Pai in the Sky: Commissioner Pai Ascends to Chairman of the FCC

As expected, Trump has tapped Commissioner Ajit Pai to Chair the new-look FCC. This is great news for proponents of TCPA reform but, as with all things Commission related, we may not see any tangible results from his ascension for some time.

Judging from Pai’s past work on the Commission, he takes the task of faithfully interpreting Congressional enactments seriously, is a procedural stalwart, and is a masterful writer. His dissents—and he was forced to pen several of those in the shadow of Chairman Wheeler’s overreaching regime—were always well-reasoned and compelling. Colorful blooms of insight forcing their way through the cracked pavement, hinting at the promise the Commission might one day have if it were only in the right hands.

Now it is.

Under Chairman Pai the Commission will get faster and more nimble. From his first testimony before Congress in 2012 Commissioner Pai has focused on speed and efficiency. “Nimbleness” as he’s described it. He’s a proponent of Commission “shot clocks”—deadlines for the FCC to rule on petitions. (Remember that huge backlog of petitions that grew up for years before the Omnibus?) And he’s not afraid to hit substance with a bullet: “Speed is important for the small things, and especially so for the big ones,” he has quipped.

With Pai as Chairman the FCC also gets smarter and less activist. That is not to say Chairman Wheeler was a dummy, but as anyone will tell you the Commission’s recent TCPA rulings have been, at best, inconsistent, and at worst, indecipherable. This is because the Commission was always trying to accomplish something with the TCPA, and something it really should not have been after. Namely, expanding the statute beyond its roots to permit the FCC more power—the ability to regulate calls to cell phones in a manner that Congress never bestowed. But as then-Commissioner Pai always recognized, that is not the FCC’s proper function, and the TCPA is not the proper tool to enable it anyway. As he wrote in dissent to the Omnibus: “[I]f the FCC wishes to take action against newer technologies beyond the TCPA’s bailiwick, it must get express authorization from Congress—not make up the law as it goes along.”

But under Chairman Wheeler the Commission never seemed to appreciate that it was making up the law as it went along and the results were dire. With every flick of the Commission’s pen that expanded the scope of the TCPA, hundreds or thousands of new lawsuits followed. Five-thousand federal TCPA suits were filed last year. Five-thousand. Consider that the statute resulted in zero lawsuits for about the first 15 years of its existence. As late as 2010 there were only 354 lawsuits filed. Heck, we just cracked a thousand lawsuits in 2012 and now—four years later—we have 5,000. And so the TCPA has earned its title as the “poster child for lawsuit abuse”; words that then-Commissioner Pai first penned in opposing the FCC’s disastrous 2015 Omnibus ruling.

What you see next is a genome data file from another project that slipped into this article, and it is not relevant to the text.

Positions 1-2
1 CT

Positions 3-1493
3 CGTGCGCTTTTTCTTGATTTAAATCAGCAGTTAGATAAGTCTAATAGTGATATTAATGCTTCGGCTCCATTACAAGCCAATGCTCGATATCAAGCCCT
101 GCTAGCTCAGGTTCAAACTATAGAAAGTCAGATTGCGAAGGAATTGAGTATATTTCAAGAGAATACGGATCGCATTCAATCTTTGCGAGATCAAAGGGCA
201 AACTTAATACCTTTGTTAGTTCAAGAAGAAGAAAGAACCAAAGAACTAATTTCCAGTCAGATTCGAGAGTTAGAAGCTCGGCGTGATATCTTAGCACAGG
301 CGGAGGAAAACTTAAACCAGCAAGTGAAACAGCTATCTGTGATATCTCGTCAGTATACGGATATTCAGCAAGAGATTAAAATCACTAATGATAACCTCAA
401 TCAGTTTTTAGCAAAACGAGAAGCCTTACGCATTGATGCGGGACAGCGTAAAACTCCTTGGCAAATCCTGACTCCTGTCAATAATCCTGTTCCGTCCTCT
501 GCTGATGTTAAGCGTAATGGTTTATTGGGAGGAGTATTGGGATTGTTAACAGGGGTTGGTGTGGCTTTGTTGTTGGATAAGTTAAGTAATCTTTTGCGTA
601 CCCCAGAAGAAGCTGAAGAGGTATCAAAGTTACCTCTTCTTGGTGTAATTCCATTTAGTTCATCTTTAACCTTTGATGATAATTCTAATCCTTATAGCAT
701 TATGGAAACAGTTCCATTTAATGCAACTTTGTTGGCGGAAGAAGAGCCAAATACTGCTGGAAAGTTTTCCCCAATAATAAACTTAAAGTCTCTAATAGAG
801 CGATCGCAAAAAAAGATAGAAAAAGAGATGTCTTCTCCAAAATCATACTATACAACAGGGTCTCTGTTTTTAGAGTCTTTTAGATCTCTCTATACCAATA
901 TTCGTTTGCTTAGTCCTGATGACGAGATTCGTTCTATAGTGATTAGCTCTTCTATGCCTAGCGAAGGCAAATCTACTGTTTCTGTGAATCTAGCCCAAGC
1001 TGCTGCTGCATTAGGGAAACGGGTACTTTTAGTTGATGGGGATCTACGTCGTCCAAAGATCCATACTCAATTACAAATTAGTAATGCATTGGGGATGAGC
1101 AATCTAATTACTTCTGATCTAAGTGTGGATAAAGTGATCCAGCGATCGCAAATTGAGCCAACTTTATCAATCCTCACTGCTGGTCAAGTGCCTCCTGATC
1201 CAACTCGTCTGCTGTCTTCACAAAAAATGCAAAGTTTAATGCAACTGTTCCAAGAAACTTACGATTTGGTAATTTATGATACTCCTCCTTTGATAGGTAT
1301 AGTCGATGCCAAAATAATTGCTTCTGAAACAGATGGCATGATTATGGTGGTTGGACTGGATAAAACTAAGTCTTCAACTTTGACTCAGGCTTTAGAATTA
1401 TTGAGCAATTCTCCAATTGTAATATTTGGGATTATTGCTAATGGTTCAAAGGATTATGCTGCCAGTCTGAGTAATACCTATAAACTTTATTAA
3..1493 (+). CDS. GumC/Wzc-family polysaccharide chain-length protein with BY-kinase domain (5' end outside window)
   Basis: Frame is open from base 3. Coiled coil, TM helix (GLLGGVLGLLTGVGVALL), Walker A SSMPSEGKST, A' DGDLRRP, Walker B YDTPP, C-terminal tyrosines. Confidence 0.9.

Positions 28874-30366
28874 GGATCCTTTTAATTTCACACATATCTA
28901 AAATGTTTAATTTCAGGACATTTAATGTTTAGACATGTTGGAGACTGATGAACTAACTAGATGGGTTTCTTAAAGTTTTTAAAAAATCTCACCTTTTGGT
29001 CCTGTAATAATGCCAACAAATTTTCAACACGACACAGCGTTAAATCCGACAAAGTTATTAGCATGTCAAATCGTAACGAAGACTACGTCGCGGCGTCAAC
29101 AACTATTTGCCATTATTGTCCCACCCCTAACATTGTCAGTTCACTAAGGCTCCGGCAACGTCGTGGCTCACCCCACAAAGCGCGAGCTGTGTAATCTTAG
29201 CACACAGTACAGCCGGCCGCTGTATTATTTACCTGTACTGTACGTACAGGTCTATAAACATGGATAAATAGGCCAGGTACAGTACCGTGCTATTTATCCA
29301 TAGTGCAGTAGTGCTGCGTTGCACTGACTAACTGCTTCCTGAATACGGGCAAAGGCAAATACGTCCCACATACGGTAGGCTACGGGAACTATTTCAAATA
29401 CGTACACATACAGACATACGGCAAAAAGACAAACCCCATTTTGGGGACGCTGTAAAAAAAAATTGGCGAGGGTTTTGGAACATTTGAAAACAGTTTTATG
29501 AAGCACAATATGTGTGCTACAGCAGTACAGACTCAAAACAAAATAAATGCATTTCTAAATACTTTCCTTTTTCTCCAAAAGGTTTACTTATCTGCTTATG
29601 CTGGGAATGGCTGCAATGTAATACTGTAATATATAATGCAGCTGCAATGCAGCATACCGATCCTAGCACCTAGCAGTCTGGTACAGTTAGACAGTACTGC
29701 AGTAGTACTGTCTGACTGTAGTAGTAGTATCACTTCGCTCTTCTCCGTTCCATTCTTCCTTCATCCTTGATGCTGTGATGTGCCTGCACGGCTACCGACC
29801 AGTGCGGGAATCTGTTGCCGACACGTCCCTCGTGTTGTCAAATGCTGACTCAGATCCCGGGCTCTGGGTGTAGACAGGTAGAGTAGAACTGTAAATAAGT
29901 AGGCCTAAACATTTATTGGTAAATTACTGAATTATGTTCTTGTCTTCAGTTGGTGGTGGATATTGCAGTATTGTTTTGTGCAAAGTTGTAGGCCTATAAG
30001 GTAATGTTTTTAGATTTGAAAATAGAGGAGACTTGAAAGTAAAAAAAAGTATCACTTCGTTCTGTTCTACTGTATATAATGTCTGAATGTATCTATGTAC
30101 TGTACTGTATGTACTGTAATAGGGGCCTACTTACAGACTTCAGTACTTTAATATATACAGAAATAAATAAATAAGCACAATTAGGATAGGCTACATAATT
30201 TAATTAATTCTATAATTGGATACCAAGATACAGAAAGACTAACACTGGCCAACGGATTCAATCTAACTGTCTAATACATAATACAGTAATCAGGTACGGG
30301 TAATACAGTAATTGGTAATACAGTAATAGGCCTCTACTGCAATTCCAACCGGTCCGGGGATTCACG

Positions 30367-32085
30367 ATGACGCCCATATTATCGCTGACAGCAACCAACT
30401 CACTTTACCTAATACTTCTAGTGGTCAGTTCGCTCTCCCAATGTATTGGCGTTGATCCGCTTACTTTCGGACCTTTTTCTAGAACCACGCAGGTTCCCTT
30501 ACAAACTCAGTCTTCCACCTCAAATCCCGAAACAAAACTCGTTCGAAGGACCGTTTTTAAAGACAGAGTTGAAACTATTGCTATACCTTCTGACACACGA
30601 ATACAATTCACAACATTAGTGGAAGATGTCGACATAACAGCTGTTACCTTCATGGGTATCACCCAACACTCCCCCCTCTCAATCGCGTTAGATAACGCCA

And the Omnibus was a disaster. Since the Omnibus, TCPA class action filings have tripled on a monthly basis. The freight train rolls along with no end in sight. Spokeo barely slowed it down. Cambpell-Ewald was a speed bump. We won a big one in Stoops, but even there the Court failed to adopt a bad faith TCPA defense—citing the Omnibus.

And no, it’s not all Chairman Wheeler’s fault. It cannot be forgotten that the TCPA was first expanded to include predictive dialers in 2003 under the watchful eye of Republican Chairman Michael Powell. At the time there was hardly a murmur from industry. Of the four Commission statements filed in support of the 2003 Order only one even mentions the predictive dialer component. No one seemed to realize that a monster was born that day.

So will Pai now act to slay the mighty TCPA dragon? Is he industry’s St. George?

Maybe. As I wrote to a friend the day the Omnibus was decided—and yes my friends and I discuss the TCPA—“at least this Pai guy seems to get it.” I still believe he gets it. He seems to understand the damage that the statute—and the abusive lawsuits it has spawned—have done to industry and consumers (and the courts) alike. But more than this, he “gets” that the FCC’s job is to take a back seat to Congress, regulate with clarity, and never make the law up as it goes along. That’s important stuff, especially with $1,500.00 per call on the line.

But will he get the chance to really (un)do any damage? That’s the big question. Unfortunately Pai comes to us in a post-apocalyptic wasteland. While Pai now holds the nuclear codes, the silos have all long-since been emptied. Obviously TCPA reform cannot occur without a proper vehicle. The D.C. Circuit Court of Appeal can certainly provide such a vehicle with a remand of the Omnibus ruling back to Pai’s Commission. But what if—horror of horrors—the D.C. Circuit Court of Appeal blesses the Omnibus as appropriately decided? Surely industry will pursue their petitions to the Supremes, but in the meantime we may be stuck for additional years with terrible law decided by a prior Commission with a new FCC Chairman held hostage by earlier rulings.

In that instance it will be necessary for industry to “nibble around the edges” with smart and pointed petitions to the Commission on specific issues impacting the TCPA. It will need to trust the FCC’s new “shot clock” mentality will assure swift rulings. And trust, above all, that Chairman Pai lives up to his promise as a smart and capable pragmatist, if not a savior.

Dorsey & Whitney

Dorsey & Whitney

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